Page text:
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MaxwellAlum

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  1. Upvote
    MaxwellAlum got a reaction from bj430 in Looking for some opinions about the dreaded four letter word: debt   
    It's very personal and depends a bit on where you are in life and your willingness to be in debt for a LONG time.  For me, having between $40-50k in loans with a standard starting government salary ($50k-ish) is manageable because (not having a ton of other expenses) I am able to make noticeable dents in my balance.  A $50k balance accrues about $225 in interest every month with the current 5.41% interest rate, and the monthly payment on a standard 10-year repayment plan is $540.  With a salary of $50k your take-home pay might be $2,700-$2,900 each month depending on taxes, health insurance and retirement contributions.  If you are a single person without a lot of other expenses, you can likely make the $540 payment and maybe some extra, and still save a bit of money each month/afford a car payment.
     
    If you have a loan balance of $80k, the standard monthly payment for the 10-year plan is $860 (and of that $360-ish is interest starting out). I imagine that would really be tough for most people on a $50k salary, as that starts to really crowd out any room for savings, car payments, retirement, etc.  And yes, your salary will increase some, but you'll likely not want to throw all your raises into your loans (maybe you'll want a better apartment, kids, a house, save more for retirement, etc.).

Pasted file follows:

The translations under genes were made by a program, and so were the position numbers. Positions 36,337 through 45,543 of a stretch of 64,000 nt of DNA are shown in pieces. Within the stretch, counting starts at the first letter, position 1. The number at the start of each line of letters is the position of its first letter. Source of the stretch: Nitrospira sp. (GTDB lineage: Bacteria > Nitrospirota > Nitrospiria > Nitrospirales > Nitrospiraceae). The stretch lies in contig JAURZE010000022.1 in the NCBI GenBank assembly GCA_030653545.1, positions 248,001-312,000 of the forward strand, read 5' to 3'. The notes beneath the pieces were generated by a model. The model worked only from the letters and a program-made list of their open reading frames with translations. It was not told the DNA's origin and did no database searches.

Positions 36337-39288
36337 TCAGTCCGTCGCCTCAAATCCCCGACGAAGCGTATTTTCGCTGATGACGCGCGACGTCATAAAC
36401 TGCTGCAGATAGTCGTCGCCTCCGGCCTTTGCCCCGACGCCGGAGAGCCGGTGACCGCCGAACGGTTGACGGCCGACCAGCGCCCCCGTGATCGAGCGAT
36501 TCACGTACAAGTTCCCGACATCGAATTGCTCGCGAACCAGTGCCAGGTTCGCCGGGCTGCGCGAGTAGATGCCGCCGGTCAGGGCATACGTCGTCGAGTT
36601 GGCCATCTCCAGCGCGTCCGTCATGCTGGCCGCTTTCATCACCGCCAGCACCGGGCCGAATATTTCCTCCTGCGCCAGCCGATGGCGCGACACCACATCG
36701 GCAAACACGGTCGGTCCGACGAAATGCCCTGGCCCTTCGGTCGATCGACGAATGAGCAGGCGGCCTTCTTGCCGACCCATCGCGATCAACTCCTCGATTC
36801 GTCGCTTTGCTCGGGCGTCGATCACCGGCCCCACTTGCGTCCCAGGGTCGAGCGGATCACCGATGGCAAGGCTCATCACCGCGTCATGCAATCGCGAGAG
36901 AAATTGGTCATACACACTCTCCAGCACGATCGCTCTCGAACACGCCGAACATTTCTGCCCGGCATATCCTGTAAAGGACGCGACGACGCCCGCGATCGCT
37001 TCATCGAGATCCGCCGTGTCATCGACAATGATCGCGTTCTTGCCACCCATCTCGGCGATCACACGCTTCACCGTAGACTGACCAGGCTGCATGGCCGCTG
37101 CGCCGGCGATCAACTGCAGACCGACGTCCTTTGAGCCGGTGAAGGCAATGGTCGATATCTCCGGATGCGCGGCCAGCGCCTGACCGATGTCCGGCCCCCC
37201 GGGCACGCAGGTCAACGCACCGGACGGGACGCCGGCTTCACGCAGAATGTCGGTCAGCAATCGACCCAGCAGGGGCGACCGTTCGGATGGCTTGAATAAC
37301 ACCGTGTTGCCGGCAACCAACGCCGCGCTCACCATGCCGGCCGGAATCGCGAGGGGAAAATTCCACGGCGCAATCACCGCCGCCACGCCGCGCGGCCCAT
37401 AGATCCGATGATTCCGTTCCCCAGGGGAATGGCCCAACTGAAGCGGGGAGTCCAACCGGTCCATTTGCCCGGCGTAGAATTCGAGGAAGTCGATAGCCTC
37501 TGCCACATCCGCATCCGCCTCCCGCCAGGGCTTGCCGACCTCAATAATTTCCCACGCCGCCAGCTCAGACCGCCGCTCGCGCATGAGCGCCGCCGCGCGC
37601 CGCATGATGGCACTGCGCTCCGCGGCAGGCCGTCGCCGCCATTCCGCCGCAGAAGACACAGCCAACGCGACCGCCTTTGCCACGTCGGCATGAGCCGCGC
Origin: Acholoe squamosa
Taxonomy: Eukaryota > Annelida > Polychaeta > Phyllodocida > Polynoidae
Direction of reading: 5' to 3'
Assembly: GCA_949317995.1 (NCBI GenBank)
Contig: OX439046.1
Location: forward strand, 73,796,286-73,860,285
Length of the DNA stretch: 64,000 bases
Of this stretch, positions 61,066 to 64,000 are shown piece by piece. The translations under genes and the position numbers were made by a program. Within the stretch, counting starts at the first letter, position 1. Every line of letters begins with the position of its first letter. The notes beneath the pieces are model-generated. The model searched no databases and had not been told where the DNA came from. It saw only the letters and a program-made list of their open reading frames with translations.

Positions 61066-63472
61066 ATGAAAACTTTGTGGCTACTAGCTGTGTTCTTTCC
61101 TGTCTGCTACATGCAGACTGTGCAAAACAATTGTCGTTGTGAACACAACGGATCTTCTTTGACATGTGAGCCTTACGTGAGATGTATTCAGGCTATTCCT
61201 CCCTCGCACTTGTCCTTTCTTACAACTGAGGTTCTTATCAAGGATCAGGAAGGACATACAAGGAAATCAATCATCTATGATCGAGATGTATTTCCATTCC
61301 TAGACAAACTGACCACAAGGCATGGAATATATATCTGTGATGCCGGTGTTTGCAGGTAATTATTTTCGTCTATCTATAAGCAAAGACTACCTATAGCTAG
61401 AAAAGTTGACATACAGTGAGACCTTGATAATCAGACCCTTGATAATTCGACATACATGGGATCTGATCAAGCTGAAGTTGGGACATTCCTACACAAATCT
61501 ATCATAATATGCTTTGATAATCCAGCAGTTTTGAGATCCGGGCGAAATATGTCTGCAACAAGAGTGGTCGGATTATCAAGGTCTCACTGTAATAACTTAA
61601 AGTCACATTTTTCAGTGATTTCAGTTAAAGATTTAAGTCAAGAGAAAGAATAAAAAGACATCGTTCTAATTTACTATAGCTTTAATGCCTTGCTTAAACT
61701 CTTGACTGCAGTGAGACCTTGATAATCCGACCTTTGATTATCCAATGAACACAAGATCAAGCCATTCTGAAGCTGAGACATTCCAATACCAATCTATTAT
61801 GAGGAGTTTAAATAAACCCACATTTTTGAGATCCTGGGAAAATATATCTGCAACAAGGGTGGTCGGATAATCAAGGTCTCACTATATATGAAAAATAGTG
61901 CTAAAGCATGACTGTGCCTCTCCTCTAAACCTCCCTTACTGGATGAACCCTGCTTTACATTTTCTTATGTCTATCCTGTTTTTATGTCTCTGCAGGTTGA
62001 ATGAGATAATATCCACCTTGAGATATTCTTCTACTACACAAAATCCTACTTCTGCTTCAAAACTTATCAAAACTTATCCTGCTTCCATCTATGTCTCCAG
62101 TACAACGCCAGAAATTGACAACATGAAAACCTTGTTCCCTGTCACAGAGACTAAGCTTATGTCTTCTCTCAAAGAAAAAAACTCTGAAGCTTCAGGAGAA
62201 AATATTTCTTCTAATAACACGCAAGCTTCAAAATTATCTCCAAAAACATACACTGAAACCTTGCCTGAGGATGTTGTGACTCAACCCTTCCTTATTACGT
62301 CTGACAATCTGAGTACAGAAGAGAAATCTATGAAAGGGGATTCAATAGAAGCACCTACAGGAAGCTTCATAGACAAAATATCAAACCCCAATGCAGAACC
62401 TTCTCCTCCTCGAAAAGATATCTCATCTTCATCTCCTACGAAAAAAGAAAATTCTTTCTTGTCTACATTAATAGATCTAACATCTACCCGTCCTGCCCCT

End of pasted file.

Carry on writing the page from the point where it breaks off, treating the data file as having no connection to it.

The income-based repayment plans do allow you to make payments that are manageable no matter what your balance is, and that gives you the option of prioritizing other things.  Student loans are great in terms of the flexibility in repayment.  The problem is that if these payments don't cover at least a very large portion of the interest, then your loan balance will be growing significantly as time goes by, which is scary.  Unless you actually miss payments your credit score will be fine, and you may be able to get loan forgiveness after 10 or 20/25 years through Public Service Loan Forgiveness/IBR, but relying on these programs being available a decade+ from now can feel stressful, and the debt may keep you from things like qualifying for mortgage.
     
    I am very, very glad I attended the school that offered me more funding as my other option was to take on six-figure debt.  Of course I wish I had less/no debt ($50k is still a very large balance), but I absolutely believe that the investment was worthwhile.  I agree with others that if the choice is between a big-name school and six-figure debt versus a another reputable school with lots of funding, hands down take the funding.
  2. Upvote
    MaxwellAlum got a reaction from TeeCo10 in Looking for some opinions about the dreaded four letter word: debt